What is Testamentary Capacity?

When planning an estate, many people are confronted for the first time with the phrase “testamentary capacity,” which is a legal term that refers to a person’s mental capacity to draft a will or create a trust. If a court finds that a person lacked testamentary capacity, then it will invalidate any will that the individual drafted. Generally, courts presume that a person has testamentary capacity. However, it is possible to have a will thrown out based on a lack of testamentary capacity, although doing so requires proof that a testator did not have a full understanding of the consequences of creating a will, which can be a difficult standard to meet. If you have concerns about a loved one’s will or want to ensure that your own estate plan is not contested, please contact a member of our contested estates legal team for advice on how to proceed.

What is Required to Prove a Lack of Capacity?

In order to defeat a claim that a testator lacked testamentary capacity to dispose of his or her estate, there must be evidence that the individual had the mental ability to:

  • Know and remember the identities of the natural beneficiaries of the will;
  • Dispose of his or her property according to a specific plan; and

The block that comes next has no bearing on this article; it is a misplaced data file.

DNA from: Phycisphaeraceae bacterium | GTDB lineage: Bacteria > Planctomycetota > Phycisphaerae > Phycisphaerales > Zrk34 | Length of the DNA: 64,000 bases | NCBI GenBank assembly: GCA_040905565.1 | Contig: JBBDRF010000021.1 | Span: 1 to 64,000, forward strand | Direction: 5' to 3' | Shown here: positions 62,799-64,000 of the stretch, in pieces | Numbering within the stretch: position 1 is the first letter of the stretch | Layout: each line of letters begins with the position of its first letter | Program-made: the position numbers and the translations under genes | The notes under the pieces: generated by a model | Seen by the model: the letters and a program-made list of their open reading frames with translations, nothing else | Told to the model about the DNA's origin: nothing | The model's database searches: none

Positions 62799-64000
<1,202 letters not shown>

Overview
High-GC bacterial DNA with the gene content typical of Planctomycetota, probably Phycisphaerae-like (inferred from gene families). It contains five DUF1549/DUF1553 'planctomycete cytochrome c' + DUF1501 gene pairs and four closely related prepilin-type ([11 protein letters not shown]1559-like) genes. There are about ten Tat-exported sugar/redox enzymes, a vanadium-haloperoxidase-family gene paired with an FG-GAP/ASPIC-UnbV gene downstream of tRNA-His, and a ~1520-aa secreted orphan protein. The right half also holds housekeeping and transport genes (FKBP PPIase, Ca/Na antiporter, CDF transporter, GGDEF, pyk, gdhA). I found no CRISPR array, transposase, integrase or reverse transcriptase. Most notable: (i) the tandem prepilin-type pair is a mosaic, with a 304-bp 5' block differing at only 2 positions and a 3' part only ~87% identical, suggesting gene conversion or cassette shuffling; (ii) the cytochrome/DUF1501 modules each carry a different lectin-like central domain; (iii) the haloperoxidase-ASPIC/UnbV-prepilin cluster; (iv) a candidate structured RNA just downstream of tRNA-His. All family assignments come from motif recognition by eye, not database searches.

• Comprehend the kind and character of the assets and property being distributed.

Probate courts automatically presume that testators are of sound mind until contrary evidence is provided by the party contesting the will. Examples of evidence that could convince a court that a testator lacked testamentary capacity include:

  • Proof of physical impairment or disease;
  • Evidence that a guardian was appointed for the testator;
  • Evidence that the testator suffered from delusions or hallucinations;
  • Proof that the testator was unable to conduct his or her ordinary business affairs;
  • Proof that a testator suffered from an addiction to drugs or alcohol; and
  • Evidence of psychosis or neurosis.

No single piece of evidence is considered conclusive in these types of cases. Instead, courts will consider a variety of factors and pieces of evidence before coming to a conclusion based on the totality of the circumstances. Furthermore, all evidence of a lack of testamentary capacity must relate to a time at or near the time when the will was executed. This means that just because a testator lacked capacity at the time of his or death does not mean that his or her will or trust will automatically be invalidated. As long as the testator had the mental capacity to create a will at the time it was witnessed and signed, a contest based on a lack of testamentary capacity will fail.

The Legal Representation You Deserve

If you believe that a loved one lacks the capacity to create a will or have concerns that your own relatives may attempt to have your will invalidated after your death, please call Orlowsky & Wilson, Ltd. Attorneys at Law at 847-325-5559 to schedule an initial consultation with a dedicated and compassionate Skokie contested estates attorney who can address your questions and concerns.

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